Saturday, January 04, 2014

Indonesia managed to commute death sentence for 162 persons, still 236 on death row outside Indonesia

This reports below just talks about Indonesian migrant workers  on death row outside Indonesia..

 Many Indonesians on death
row abroad for drug charges

Hundreds of Indonesians are facing the death penalty abroad, with 80 percent of them related to drug charges and the rest connected to torture, murder and robbery.

“Currently there are 236 Indonesians who are facing the death sentences and 188 of them are related to drug abuse and trafficking,” the Foreign Ministry’s director for legal aid and protection of Indonesian nationals overseas, Tatang Budie Utama Razak, said Monday.

He was speaking at a coordination meeting on protection for Indonesian nationals and migrant workers (TKI) in eastern Indonesia. Representatives from regional administrations attended the meeting as well as those from various NGOs.

A similar meeting for western Indonesia will be held in Batam, Riau Islands, on Dec. 18.

Tatang said that Malaysia had the largest number of Indonesians on death row with 173, followed by Saudi Arabia (37), China (19), Singapore (4) and Brunei Darussalam, Iran and the United Arab Emirates with one each.

There are 120 drug-related cases in Malaysia while all the cases in China and Iran are drug-related. “Most of the drug cases in Malaysia are for marijuana smuggling,” Tatang said.

He said most of the Indonesians on death row had been used by international drug syndicates. They had been arrested at airports or other entry points carrying drugs for syndicates in bags, luggage or inside their bodies.

“The Indonesian smugglers did not use working visas but tourist visas to enter countries such as China,” he said.

Tatang added that the female Indonesians who had been used as mules by drug syndicates were often lured into it through new friends or chatting on the Internet.

Other than those on death row, Tatang said there were many other Indonesians imprisoned abroad on drug charges, in Europe, Latin America, Afghanistan and South Africa.

The Foreign Ministry is assisting suspects sentenced to death through Indonesian embassies or representative offices and local lawyers hired by the state.

“The advocacy conducted by the ministry is not merely to acquit them of all charges but also to guarantee their rights as Indonesians to get legal assistance and counselor access abroad,” Tatang said.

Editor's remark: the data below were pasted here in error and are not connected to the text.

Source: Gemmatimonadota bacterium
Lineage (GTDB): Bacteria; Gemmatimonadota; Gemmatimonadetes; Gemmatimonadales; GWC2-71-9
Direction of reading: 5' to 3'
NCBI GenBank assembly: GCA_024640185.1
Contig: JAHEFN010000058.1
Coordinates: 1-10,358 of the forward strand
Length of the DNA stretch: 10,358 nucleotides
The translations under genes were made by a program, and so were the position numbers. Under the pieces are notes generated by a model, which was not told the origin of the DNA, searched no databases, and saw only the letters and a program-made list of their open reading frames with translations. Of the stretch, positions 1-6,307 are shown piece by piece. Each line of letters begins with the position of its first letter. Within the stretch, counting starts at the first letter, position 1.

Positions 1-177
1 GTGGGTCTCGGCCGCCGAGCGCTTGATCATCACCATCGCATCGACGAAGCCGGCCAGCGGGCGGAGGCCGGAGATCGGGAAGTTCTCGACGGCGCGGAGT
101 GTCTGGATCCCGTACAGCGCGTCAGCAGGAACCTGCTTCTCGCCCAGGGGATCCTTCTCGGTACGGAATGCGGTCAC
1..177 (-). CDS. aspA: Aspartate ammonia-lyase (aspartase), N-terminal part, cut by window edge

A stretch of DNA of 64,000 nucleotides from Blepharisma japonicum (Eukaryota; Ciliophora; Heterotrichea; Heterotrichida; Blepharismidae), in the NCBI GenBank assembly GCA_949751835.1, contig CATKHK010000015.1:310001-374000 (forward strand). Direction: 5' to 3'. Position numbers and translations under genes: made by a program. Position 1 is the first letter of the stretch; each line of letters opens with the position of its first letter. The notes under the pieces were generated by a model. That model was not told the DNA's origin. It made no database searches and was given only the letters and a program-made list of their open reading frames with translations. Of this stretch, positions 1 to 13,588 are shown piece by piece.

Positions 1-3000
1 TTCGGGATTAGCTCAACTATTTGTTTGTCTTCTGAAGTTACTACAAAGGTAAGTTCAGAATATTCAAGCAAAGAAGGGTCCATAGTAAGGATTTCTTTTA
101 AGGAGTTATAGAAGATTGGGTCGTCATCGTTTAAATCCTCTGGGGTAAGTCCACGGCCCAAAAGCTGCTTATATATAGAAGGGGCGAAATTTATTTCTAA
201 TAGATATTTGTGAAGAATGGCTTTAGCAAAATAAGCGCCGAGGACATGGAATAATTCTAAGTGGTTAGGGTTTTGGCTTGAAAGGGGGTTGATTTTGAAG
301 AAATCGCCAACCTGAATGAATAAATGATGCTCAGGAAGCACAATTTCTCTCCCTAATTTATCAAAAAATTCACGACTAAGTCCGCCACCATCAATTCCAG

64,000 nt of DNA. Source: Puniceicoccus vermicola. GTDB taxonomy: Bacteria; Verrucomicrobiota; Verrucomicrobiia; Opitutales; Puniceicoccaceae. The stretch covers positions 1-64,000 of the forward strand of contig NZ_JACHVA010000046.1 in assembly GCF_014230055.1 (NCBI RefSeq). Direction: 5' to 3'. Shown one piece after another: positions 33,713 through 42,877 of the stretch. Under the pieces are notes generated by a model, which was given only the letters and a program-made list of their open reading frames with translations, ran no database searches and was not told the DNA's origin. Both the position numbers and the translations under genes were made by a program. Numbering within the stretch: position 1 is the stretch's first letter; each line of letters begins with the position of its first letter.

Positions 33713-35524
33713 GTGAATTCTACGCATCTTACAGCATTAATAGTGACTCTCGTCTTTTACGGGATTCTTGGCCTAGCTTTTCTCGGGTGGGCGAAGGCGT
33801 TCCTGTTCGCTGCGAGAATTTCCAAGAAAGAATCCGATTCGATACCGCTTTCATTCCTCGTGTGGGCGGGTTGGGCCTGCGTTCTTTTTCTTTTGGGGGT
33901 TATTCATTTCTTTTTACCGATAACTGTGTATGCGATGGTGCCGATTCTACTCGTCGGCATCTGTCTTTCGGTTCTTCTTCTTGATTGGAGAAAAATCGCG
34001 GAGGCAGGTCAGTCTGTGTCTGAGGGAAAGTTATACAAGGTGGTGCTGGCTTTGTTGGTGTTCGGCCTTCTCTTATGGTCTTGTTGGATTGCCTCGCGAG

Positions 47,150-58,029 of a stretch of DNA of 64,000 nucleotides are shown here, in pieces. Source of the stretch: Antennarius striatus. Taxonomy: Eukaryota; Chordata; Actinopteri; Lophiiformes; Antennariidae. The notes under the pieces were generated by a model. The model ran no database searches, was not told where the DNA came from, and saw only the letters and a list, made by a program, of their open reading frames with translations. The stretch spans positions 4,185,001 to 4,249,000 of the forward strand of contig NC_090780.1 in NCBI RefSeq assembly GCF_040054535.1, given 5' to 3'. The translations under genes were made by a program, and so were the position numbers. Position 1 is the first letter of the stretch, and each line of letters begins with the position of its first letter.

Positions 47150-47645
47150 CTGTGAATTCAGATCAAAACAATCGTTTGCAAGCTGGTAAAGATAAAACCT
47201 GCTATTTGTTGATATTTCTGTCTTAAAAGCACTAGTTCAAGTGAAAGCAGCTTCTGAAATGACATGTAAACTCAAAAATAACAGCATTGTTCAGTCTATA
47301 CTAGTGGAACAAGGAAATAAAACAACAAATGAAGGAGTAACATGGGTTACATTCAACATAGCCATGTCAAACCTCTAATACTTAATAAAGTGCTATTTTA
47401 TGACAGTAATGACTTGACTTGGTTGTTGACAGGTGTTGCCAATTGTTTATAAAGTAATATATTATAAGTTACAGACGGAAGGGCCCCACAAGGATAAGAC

“But we are working hard so that they will not be executed.”

He added that since 2011 the Foreign Ministry had managed to commute 162 capital punishment cases.

An expert staffer to the foreign affairs minister, Muhammad Ibnu Said, said the coordination meeting for foreign nationals was held to increase synergy between the ministry and related regional administrations to protect Indonesian nationals and handle cases involving Indonesians abroad.

He said that the number of cases involving Indonesians and TKIs abroad showed a decreasing trend, from 38,880 cases in 2011 to 19,218 cases in 2012. As of September, there had been 12,967 cases in 2013.

He said most of the cases were dominated by TKIs who did not understand the regulations in host countries and who had incomplete working and immigration documents.

“Regional administrations play an important role in early prevention to at least reduce the cases by preparing TKI both in education and skills as well as preparing complete documents,” he said. - Jakarta Post, 10/12/2013, Many Indonesians on death row abroad for drug charges

265 migrant workers face death penalty

As many as 265 Indonesian migrant workers in several countries, including China, Malaysia and Saudi Arabia, may face death penalty, an NGO activist has said.

“In addition to low wages and harsh labor conditions, the death penalty has also threatened our migrant workers,” Migrant Care executive director Anis Hidayah in Surabaya, East Java, on Friday, as quoted by Antara news agency. 

She said in Malaysia, 213 Indonesian migrant workers were facing legal problems.

“Seventy out of the total have been sentenced to death. In Saudi Arabia, nine migrant workers are already on death row awaiting execution while 33 cases are being processed,” said Anis.

She further explained that in China, nine Indonesian migrant workers had been given the death sentence that was final while 18 cases were still in progress.

“This is very alarming,” said Anis.

Up to now, many Indonesian migrant workers have been put to death in several countries, including Basri Masse who was executed in Malaysia. Another worker, Karno Marzuki, was executed in Malaysia on Sept.14, 1991 while Yanti Iriyanti was put to death in Saudi Arabia on Feb.12, 2008. Darman Agustiri was executed in Egypt in 2010, followed by Ruyati in Saudi Arabia on June 18, 2011.

Anis said what had happened to the workers could not be separated from various failures, such as illegal documents. 

“There have been 101,067 undocumented migrant workers who have registered for legalization. Only 17,306 of them have been able to obtain work documents and 6,700 others have been able to get exit permits,” said Anis.

Slow or hasty responses to the issue of migrant workers has aggravated the situation. This could be seen, for instance, in the government’s clumsiness in handling Ruyati’s death sentence, which they only responded to after she was executed. Indonesian overstayers in Saudi Arabia only after activists launched “Rp 1,000 Coins Movement” to tease authorities’ awkwardness in assisting the undocumented migrant workers return home.

“To minimize or prevent it from happening in the future, local administrations who send their people working abroad should take more active roles,” said Anis. (ebf) - The Jakarta Post, 28/12/2014, 265 migrant workers face death penalty